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Neil, Tim, Drew, Tami, George, John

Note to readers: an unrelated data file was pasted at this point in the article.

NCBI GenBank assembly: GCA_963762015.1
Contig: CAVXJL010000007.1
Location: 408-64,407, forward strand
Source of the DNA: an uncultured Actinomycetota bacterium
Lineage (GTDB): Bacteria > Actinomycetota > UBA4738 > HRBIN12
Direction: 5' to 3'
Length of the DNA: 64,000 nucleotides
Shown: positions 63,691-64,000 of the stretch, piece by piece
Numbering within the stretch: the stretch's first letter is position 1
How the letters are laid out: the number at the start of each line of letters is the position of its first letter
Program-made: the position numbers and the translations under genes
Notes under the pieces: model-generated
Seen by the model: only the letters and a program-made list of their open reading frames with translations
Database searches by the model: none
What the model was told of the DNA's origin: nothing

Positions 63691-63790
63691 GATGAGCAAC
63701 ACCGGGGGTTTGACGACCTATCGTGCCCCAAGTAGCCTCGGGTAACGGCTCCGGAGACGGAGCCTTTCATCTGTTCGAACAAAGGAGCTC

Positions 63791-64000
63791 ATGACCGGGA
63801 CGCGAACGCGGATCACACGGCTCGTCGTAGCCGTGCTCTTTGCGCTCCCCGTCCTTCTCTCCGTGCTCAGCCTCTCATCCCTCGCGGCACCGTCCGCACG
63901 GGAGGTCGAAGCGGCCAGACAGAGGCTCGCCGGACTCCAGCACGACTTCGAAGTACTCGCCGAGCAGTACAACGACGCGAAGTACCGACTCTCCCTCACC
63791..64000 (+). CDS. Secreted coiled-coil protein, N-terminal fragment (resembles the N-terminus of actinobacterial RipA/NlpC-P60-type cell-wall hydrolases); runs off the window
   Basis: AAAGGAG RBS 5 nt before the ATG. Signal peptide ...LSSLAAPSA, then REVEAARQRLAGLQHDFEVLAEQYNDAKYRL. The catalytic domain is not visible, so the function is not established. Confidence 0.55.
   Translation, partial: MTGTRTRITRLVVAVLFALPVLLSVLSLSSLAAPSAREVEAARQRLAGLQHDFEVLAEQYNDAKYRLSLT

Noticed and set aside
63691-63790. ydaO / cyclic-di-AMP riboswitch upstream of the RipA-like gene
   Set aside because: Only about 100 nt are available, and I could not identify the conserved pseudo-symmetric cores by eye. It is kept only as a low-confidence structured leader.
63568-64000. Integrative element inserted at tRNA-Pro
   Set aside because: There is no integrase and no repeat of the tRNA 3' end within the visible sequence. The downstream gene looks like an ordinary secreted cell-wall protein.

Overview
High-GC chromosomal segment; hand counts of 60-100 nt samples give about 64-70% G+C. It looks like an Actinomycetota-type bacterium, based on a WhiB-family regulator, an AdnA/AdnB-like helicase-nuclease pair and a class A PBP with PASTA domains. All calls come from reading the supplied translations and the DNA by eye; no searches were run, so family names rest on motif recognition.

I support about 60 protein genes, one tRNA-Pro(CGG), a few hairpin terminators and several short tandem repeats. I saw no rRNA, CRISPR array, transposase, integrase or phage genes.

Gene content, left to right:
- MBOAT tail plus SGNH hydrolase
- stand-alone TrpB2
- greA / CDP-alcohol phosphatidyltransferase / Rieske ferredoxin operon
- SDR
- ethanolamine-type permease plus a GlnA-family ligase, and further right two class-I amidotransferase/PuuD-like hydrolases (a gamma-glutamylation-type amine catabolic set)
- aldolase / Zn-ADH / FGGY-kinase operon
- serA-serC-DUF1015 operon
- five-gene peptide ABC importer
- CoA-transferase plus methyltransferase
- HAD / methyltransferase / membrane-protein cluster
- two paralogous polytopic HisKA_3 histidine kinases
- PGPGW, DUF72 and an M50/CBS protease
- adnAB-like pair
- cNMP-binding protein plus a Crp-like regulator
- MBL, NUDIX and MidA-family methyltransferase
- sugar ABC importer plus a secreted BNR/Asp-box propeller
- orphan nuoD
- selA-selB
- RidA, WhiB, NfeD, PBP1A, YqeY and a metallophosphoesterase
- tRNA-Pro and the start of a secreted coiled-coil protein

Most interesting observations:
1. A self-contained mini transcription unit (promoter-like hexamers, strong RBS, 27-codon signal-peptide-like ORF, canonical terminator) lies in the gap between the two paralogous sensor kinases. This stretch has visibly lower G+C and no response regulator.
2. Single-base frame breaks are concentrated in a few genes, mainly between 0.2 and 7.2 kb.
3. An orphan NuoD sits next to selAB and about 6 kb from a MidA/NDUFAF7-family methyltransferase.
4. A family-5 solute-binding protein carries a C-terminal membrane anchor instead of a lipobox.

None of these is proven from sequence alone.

Neil broke open Mare Mediterraneum, a game that appears a first glance to be very similar in concept to Civilization. It includes many of the same themes as Civilization, including trading commodities, conquest, and culture-building. It also has very neat bits and some interesting game mechanics. However, it suffers from woefully unclear rules and a serious lack of player interaction. There really seems to be a good idea hiding in this game, but it will require some work to bring it out.The board is a map of the ancient Mediterranean, divided into both land territories and sea areas. Each territory produces one or more of the fifteen or so commodities in the game. Most of the territories also contain a city. Unfortunately, this caused quite a bit of confusion since certain rules regarding trade and conquest covered only cases involving territories containing cities. We improvised rules covering territories without cities, with only moderate success. At the beginning of the game each city also contains a want marker bearing the symbol of one commodity, which indicates that the city needs to import that particular commodity. Players start with two cities, each of which needs one commodity. The early part of the game is focused on filling the needs of one's own cities by buying commodities from other territories and bringing them to the cities where they are needed. At the same time, your cities produce commodities that you can sell in territories containing the appropriate want markers. To buy and sell commodities you must build ships in your cities and sail them to and from the territories in which you wish to buy or sell commodities. When one of your ships arrives at a territory to buy a commodity, you roll a die to determine the price of the commodity. If you wish to buy at that price, you pay money to the bank and place on your ship a token representing the commodity. Selling commodities occurs in the same way - upon arrival at the territory that needs the commodity your ship is carrying you roll a die. The result is the price offered for your commodity. If you choose to sell at that price, you discard the commodity token on your ship and remove the want marker form the board. The goal of the early part of the game is to achieve empire status, which occurs after you have satisfied the commodity needs of both of your cities and paid ten pieces of money to the bank. You must reach empire status in order to win the game.After reaching empire status, you draw a card that determines your empire's form of government. It also lists victory conditions you must meet. These include a certain minimum number of territories you must control, buildings you must construct, works of art you must collect, and commodities you must store in warehouses. No one else knows what your victory conditions are. The player who reaches his or her victory conditions first wins the game. Reaching empire status also results in your drawing trade cards that introduce random elements and events (harmful ones, mostly) into play. For example, some trade cards force you to change your form of government and thus alter your victory conditions. I thought this was a pretty neat twist to the game, but we didn't make it far enough into the game to see the full effects of it. As I said, there are some interesting ideas here, but they just don't hang together well. For instance, collecting works of art is hugely dependent upon the result of a taxation die roll that occurs only every other turn. There were trade cards that were auctioned which allowed you to buy a work of art for a certain price, but these were rarely bid on because it was difficult to determine what a fair value for them might be.